Within days 20,000 joined a Facebook call for an all-out individuals' strike on 1 August. The organisation of local authorities, controlled by the capitalist mayors, was swept in to join in the initiative and hold partial shutdowns on that date in order to increase pressure on the government to solve the crisis.
Finally, the dormant Histadrut, the main workers' organisation, was dragged into the movement.
Sensing the mood, the Histadrut chairman Offer Eini, highly influential in his 'Labour' Party, began his intervention by trying to paint himself in radical colours, attacking all previous governments.
He praised the young leaders of the protest, and threatened the government that the Histadrut would use its entire means if the government did not begin to take seriously the protesters' demands.
But as soon as those demands took the shape of calls for radical reforms, including free public education and health, Eini outrageously joined the capitalist choir by ridiculing these demands as groundless and "unpractical".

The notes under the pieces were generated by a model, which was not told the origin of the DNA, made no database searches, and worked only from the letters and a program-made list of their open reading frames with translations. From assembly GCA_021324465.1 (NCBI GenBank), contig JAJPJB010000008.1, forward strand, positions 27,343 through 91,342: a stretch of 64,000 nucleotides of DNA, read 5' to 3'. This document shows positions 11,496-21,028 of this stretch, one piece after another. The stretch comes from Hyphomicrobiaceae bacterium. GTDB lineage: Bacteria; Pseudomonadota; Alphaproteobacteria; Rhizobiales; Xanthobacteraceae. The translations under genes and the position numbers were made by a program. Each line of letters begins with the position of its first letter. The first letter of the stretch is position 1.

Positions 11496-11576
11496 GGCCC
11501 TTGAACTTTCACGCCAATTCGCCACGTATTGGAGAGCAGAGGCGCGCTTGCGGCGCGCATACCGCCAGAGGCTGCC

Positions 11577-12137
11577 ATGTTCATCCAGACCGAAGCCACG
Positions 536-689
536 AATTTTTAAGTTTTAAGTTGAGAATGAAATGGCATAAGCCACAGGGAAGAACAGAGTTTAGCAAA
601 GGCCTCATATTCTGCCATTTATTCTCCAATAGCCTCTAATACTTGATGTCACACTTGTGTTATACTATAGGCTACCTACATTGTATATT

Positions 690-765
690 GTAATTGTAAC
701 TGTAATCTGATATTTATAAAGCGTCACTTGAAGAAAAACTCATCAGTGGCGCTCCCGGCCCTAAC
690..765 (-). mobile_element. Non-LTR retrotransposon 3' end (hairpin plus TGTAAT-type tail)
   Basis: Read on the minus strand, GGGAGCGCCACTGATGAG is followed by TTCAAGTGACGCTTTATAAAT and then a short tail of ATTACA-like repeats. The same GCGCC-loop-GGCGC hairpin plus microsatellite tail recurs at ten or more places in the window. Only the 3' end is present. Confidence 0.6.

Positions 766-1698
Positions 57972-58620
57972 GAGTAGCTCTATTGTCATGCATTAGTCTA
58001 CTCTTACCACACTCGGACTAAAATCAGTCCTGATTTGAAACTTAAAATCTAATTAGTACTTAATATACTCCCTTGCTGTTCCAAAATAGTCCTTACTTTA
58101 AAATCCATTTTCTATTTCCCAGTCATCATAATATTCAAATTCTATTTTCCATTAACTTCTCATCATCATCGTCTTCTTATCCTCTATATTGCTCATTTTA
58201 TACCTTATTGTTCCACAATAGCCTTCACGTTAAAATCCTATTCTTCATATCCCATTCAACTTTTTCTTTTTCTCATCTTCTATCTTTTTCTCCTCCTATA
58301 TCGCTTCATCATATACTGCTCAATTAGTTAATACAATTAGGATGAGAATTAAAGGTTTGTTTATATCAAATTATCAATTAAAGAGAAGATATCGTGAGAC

He also emphasised that the protesters needed to respect the prime minister and that he hoped that the government would not fall!
In recent years, the right-wing pro-capitalist collaborationist leadership under Eini has led a declared policy of industrial peace and brought the number of strikes in Israel to an historical low.
Against this background, the very limited rally of 10,000 workers organised by the Histadrut was nevertheless a rare event. At the rally, Eini paid some hypocritical lip-service to the rage against the rapid deterioration of working conditions in recent decades.
This was too much for some of the dock workers, the bay lifeguards and others who were standing along with Socialist Struggle Movement (CWI) activists.
They shouted: "Workers demand a general strike!" and shouted against the hypocrisy of this false leader. These shouts were forcefully drowned out by the 'Zionist socialist' No`al youth who were there.